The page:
One of his goals is to bring back civility to the political process. He cited the example of former Republican Gov. James Rhodes and Democratic House Speaker Vern Riffe.


''They were politically and philosophically rivals when it came to political thought, but personally had a relationship,'' LaRose said. ''They could play cards on Friday night, and they did. I think that kind of thing is unfortunately missing in Columbus right now and I would like, in my own little way, to start trying to bring that back.''


He also said he wants to bring together the state senators and representatives from Summit County to work more as a team.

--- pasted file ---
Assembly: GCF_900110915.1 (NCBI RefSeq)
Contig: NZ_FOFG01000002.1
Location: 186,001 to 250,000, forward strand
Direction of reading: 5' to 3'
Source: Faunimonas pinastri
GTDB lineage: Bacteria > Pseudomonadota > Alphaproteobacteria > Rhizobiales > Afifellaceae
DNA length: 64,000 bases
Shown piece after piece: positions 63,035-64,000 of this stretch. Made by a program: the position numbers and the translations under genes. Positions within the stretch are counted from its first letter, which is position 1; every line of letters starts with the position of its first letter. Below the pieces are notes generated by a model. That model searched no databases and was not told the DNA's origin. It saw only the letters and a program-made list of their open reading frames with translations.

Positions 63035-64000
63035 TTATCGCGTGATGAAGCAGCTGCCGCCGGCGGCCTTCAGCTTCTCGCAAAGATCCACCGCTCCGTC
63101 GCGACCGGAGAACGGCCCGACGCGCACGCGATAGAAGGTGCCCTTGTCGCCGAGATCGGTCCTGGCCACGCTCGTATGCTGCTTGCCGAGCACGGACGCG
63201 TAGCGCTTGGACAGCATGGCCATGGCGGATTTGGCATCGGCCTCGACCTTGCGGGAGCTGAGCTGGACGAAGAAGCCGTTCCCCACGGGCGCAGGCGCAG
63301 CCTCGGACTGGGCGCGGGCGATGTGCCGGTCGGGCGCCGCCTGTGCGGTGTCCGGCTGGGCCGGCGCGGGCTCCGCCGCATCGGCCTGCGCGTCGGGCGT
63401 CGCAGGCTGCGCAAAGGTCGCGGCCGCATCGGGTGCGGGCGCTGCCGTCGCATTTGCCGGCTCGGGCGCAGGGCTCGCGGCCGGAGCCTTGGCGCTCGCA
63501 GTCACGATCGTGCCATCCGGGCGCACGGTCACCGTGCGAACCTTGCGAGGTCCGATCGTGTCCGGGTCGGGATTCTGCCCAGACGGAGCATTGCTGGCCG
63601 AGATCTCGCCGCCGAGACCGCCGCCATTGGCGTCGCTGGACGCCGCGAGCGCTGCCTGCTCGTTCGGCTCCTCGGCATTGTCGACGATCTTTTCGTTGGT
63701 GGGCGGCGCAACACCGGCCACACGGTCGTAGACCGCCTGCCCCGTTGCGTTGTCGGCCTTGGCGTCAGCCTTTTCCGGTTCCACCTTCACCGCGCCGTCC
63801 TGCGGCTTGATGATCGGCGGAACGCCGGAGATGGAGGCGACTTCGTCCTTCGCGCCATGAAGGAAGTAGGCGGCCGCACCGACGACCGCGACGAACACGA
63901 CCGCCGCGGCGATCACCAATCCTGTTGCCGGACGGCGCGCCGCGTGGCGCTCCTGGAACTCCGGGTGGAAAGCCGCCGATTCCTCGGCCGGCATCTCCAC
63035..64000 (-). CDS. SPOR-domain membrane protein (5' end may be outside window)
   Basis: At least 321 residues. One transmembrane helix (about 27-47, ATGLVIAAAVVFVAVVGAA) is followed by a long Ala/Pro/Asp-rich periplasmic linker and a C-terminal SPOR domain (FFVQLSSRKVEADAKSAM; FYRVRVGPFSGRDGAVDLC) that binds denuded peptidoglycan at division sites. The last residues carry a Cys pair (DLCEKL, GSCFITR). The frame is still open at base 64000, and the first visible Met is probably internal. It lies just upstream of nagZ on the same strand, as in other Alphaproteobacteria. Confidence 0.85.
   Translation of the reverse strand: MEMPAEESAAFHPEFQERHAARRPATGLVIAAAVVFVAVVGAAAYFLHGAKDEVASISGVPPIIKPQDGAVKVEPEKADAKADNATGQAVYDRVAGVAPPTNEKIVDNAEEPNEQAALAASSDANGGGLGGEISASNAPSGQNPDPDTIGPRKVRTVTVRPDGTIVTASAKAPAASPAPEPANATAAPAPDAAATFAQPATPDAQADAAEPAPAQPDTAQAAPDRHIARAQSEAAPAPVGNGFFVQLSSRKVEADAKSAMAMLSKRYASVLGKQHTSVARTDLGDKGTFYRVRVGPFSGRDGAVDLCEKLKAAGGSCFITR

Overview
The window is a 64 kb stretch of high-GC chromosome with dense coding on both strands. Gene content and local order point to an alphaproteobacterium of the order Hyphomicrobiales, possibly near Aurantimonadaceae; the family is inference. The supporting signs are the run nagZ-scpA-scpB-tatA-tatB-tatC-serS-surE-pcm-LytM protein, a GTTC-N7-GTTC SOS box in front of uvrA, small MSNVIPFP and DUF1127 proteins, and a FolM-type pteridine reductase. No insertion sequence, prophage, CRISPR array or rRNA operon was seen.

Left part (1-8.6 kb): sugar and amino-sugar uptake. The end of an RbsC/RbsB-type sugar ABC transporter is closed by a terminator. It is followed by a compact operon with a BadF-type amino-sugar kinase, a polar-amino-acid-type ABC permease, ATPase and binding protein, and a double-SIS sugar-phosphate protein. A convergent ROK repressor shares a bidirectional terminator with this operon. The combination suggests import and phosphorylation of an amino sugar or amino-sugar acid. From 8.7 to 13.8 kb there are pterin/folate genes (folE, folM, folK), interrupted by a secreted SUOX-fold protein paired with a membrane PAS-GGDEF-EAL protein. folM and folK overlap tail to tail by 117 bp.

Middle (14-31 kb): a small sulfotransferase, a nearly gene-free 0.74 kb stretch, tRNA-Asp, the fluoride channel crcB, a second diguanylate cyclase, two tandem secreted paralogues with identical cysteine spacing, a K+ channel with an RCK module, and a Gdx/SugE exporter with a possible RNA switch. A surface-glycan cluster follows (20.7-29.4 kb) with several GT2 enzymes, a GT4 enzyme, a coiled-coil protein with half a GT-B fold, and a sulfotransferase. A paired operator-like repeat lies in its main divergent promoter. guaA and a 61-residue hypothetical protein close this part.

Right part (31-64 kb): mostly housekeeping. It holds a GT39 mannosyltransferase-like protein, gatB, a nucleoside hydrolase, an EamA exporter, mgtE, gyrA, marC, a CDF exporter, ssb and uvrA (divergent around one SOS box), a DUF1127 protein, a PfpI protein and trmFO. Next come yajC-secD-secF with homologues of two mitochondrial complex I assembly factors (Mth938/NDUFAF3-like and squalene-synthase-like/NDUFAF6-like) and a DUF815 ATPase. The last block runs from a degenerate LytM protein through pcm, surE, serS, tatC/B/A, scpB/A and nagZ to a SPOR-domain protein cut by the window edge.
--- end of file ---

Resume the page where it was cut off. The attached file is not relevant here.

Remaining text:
LaRose downplayed the voter groundswell for Republicans.


''The people of Ohio didn't say, 'Yeah, we love Republicans,' '' he said. ''That wasn't the message [on Election Day]. The message was, 'You get one more chance. We believe in the stuff you're talking about, but if you're only talk, then you guys are never going to get another chance.


''We believe in the stuff you are talking about — cutting taxes and creating a more reasonable regulatory environment and making Ohio a business-friendly state again. We like that. Now go down to Columbus and do it. And if you don't, we're going to fire you so fast your heads will spin.' ''





Rick Armon can be reached at 330-996-3569 or rarmon@thebeaconjournal.com.